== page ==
Is America headed for a recession this year? I guess that all depends on who you ask. Some might say we’re already in one. You might be asking yourself “Well crap, if we are headed for recession, how am I supposed to continue to sell my product or service and stay profitable?” Today’s your lucky day. We haven’t delved completely into chaos (yet) and I’m going to give you tips on how to sell in a recession. Some of these tips will apply even if the economy is doing great.
Get Your Ducks in a Row
You’ll want to prepare yourself or your sales team to weather the storm now. Don’t wait until the country is knee-deep in $20 gallons of milk. Your customers are right now looking way longer and harder at what they purchase. It’s time to start really sitting down and quantifying the ROI (return on investment) for your customers if you haven’t been doing that. This is both for new and current clients of yours. Current clients’ loyalty will go right out the window when the budget gets tighter and you haven’t proven your worth. New customers will be extremely hesitant to “waste” money. Nobody gets fired for keeping the status quo, but lots of people have been fired for changing and having it not work out. Start game planning for the recession now.
If you run a sales team, how can you help your team? Help by shoring up the systems, spending more time coaching, and teaching back to the basics and fundamentals. You might have to go out on calls with your reps and get back into the weeds to keep forward momentum going. A recession doesn’t mean you and your team slow down.
If you’re a solopreneur, push yourself to do more. Any open time on your calendar is bad news. Now is not the time to slow your work ethic. Even unqualified meetings can lead to referrals and other opportunities for you. So take them.
Be Ready For Curveballs
In a recession you’re gonna see some things you don't normally see. Customers will want quicker ROI’s. I am experiencing this firsthand in my own industry. Be ready for executives to ask “Prove this investment will be paid back in 12 months or less.” Be ready in those meetings to be able to demonstrate ROI right then and there. “I’ll get back to you in a week with those numbers” won’t work anymore. You'll lose the deal to the competitor who already had some numbers. If you can’t hit the ROI goals, just be transparent with them. Tell the truth because it lets them know you are not in this for yourself.
Executives will also be getting more involved in purchases they would normally designate to lower management. So if you don’t normally interact with CEO’s and CFO's, start preparing yourself to. I have an article about selling to C-suite executives you can read here.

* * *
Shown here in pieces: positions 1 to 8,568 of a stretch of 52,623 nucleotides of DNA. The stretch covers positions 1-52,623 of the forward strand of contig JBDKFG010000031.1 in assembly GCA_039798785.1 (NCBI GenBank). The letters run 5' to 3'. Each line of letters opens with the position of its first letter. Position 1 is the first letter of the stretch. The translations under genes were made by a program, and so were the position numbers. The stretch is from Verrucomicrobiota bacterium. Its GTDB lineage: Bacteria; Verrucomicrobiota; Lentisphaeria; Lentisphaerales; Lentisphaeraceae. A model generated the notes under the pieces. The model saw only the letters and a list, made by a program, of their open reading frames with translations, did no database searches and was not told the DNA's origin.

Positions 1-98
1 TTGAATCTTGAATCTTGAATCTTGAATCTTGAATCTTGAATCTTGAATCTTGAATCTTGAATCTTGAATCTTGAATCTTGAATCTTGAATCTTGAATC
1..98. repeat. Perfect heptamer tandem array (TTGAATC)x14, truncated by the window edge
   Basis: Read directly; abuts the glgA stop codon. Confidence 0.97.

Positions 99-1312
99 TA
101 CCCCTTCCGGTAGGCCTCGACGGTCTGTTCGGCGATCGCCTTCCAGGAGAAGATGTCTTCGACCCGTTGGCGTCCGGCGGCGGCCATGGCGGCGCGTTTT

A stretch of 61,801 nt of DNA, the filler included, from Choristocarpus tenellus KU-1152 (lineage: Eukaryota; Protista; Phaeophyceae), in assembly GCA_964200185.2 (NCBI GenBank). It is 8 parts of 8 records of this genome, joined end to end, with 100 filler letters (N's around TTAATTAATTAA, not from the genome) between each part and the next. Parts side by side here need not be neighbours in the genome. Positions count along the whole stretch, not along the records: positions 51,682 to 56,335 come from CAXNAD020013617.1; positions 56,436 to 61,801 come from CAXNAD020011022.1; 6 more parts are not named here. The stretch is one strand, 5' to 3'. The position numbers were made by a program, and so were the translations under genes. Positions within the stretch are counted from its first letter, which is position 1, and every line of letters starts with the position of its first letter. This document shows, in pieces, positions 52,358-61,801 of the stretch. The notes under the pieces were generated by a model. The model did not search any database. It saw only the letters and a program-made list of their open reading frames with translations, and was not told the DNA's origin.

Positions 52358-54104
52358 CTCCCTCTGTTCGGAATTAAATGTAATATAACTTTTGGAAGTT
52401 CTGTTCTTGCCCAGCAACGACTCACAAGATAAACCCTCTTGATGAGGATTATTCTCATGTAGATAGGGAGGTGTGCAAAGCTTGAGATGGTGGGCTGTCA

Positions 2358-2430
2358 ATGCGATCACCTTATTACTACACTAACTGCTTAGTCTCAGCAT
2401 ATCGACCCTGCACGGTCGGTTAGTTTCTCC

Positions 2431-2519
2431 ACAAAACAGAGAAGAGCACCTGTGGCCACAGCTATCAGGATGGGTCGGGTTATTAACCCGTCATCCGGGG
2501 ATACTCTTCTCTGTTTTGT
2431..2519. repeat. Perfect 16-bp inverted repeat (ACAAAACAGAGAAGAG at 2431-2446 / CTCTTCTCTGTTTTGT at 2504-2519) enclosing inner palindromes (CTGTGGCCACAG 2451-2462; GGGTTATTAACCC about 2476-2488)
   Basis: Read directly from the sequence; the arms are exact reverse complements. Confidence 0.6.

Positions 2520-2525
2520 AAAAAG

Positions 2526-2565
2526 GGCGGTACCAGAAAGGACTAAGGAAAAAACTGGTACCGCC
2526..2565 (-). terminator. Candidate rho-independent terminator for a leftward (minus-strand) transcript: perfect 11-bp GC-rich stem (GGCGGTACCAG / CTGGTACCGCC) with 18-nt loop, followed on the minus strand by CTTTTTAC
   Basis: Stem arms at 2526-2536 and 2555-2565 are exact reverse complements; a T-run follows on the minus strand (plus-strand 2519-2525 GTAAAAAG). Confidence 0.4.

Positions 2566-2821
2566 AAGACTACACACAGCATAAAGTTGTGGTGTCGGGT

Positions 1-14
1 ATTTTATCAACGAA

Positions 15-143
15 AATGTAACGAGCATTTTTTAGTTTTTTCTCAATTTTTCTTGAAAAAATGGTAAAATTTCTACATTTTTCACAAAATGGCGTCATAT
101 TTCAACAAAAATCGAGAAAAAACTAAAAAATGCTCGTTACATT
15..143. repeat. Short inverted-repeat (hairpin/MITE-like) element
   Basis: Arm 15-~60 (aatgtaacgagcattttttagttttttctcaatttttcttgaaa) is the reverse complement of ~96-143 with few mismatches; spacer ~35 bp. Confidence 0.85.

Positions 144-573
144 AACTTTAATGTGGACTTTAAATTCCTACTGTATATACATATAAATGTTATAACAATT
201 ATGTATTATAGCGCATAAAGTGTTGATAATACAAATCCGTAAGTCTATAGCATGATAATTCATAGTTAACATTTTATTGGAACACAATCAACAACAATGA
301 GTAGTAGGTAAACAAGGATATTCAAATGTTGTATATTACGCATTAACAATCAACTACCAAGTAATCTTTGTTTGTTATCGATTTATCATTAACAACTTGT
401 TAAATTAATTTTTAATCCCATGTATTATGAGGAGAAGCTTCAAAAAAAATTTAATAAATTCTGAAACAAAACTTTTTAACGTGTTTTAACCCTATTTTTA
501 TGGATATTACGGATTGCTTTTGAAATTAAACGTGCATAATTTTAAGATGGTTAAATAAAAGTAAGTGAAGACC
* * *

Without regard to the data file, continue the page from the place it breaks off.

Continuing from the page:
Can't Think About Only Yourself
You’re going to have to dig deeper. You can’t be me-oriented at all, although you never should have been in the first place. All they care about is staying above water; they don’t care about the fat payday you might get. It’s a good time to stop and think “Am I asking my clients/potential clients the right questions?” Ask them what their top 3 initiatives are. Be bold; ask them what their real situation is right now but do this tactfully. Often they hide the truth in meetings because who wants to call their baby ugly, right? But if you can understand the real challenges they face, you can be better positioned to help them achieve their goals. You can help them build a strong business case, not to be confused with a proposal. A business case is what you give to an executive to help inform their decision. A proposal is just a pitch deck and a quote.
Think about your current clients and capture some ROI/stories/and wins they have had. Clients love to share their successes, and they might have to share them internally to continue to justify their investment in your product or service. If you aren’t doing this now, start meeting with your current clients (annually/bi-annually/quarterly) to go over these wins, in every department your product or service has affected, to reiterate the ROI you have provided. This will definitely cement yourself in the company to keep competitors away.
Hopefully, these tips will keep your organization humming in the sales department. If you want tips on crafting cold sales emails, check out part 1 and part 2 of my “Tales from the DM’s” series. Now go get that money.